2 With more than 2.2 million people behind bars, the United States incarcerates more people than any other nation. The federal government is the largest incarcerator in the country, with more inmates than any single state. Since 1980, the federal prison population has increased by almost 800 percent.
Even as several states have implemented innovative sentencing reforms to alleviate the pressures of incarceration, the federal prison population continues to grow.
There is little indication that the federal prison population will decrease in coming years.
In 2013, the Inspector General of the Department of Justice bluntly rated the federal Bureau of Prisons’ outlook as “bleak,” and projected “system-wide crowding to exceed 45 percent over rated capacity through 2018.”
The Commission is required to “take into account the nature and capacity of the penal, correctional, and other facilities and services available” when formulating the guidelines so as to “minimize the likelihood that the Federal prison population will exceed the capacity of the Federal prisons.”
The Commission’s proposed amendment – a reduction of two levels off the base offense level for drug trafficking guideline calculation across all drug types – is a response to that congressional directive. It will reduce federal sentences for 70 percent of all federal drug trafficking offenders by an average of 11 months – a nearly 18 percent drop. It will also reduce the current federal prison population by 6,550 inmates over the next five years, all while maintaining public safety. Amendment 3 modestly reduces the size and severity of the federal justice system. As discussed in more detail below, the Brennan Center supports retroactive application of this amendment for the following reasons:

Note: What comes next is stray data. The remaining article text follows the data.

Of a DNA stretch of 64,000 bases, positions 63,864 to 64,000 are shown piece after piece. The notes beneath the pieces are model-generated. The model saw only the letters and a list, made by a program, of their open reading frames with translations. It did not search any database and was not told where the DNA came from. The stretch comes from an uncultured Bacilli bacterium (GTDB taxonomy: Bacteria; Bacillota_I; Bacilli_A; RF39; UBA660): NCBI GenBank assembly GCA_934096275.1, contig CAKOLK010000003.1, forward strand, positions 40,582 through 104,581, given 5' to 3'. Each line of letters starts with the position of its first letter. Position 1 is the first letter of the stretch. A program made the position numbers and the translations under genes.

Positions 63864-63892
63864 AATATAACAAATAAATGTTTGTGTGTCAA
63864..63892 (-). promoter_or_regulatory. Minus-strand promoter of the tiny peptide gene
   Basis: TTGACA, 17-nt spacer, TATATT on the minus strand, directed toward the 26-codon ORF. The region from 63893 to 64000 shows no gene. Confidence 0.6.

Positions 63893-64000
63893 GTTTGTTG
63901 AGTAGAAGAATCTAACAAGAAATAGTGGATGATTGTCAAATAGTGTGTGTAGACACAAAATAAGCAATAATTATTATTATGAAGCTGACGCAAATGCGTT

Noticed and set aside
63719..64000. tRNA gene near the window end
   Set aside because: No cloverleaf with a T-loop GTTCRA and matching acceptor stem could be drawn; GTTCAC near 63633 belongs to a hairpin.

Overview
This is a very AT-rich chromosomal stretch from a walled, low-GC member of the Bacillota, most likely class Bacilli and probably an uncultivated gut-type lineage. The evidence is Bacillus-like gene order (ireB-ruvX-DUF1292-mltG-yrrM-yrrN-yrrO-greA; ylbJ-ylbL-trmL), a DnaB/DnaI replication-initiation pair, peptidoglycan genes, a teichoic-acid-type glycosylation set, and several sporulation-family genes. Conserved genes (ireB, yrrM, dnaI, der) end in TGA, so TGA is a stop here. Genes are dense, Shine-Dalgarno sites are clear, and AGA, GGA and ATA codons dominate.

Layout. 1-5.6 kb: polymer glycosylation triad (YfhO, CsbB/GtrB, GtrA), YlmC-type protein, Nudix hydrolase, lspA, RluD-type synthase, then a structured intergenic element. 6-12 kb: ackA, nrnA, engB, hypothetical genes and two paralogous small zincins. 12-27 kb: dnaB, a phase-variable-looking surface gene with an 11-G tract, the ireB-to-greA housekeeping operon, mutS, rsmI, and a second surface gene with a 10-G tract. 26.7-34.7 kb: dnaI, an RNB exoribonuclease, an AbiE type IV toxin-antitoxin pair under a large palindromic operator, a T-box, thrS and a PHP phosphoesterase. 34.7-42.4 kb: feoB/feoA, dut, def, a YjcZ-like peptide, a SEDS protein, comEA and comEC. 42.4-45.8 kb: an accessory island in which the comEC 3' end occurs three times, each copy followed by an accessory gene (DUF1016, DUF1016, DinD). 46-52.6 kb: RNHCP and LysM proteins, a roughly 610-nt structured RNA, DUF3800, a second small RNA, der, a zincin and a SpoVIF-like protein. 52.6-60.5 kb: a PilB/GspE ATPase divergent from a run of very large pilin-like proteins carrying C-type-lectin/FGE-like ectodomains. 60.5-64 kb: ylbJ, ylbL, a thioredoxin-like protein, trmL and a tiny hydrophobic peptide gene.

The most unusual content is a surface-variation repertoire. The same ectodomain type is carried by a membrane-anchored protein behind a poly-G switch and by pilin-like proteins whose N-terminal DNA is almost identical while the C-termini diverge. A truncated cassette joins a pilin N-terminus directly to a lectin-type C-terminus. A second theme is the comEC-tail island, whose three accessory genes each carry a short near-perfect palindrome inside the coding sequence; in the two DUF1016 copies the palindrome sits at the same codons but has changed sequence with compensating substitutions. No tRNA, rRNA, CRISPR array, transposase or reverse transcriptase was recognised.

By reducing excessively severe sentences for as many as 51,000 prisoners, it will alleviate the pressures of overcrowding in federal prisons.
1991 and October 31, 2014, would be eligible to seek a reduction in their current sentence if the Commission were to make the 2014 drug guidelines amendment retroactive”).
50 (2014) (noting “a nearly 790% increase in the federal prison population” since FY1980).
1 (July 2013) (noting that the total U.S. prison population declined three consecutive years in a row). However, this decrease is entirely on account of state reform efforts, particularly in California
Inimai Chettiar, Letter to the Editor,
The Decline of the Prison Population
, Aug. 2, 2013
. (based on trends in federal inmate population);
Bureau of Prisons, Salaries and Expenses, FY 2015 Performance Budget, Congressional Submission 10 (2014),
http://www.justice.gov/jmd/2015justification/pdf/bop-se-justification.pdf (projecting an increase of 2,500 federal inmates between FY 2014 and FY 2015).
Oversight of the Department of Justice: Hearing Before the H.Subcomm. on Commerce, Justice, Science and Related Agencies
Comm. on Appropriations
, 113th Cong. 9 (2013) (statement of Michael E. Horowitz, Inspector General, U.S. Dep’t of Justice),
28 U.S.C. § 994(g).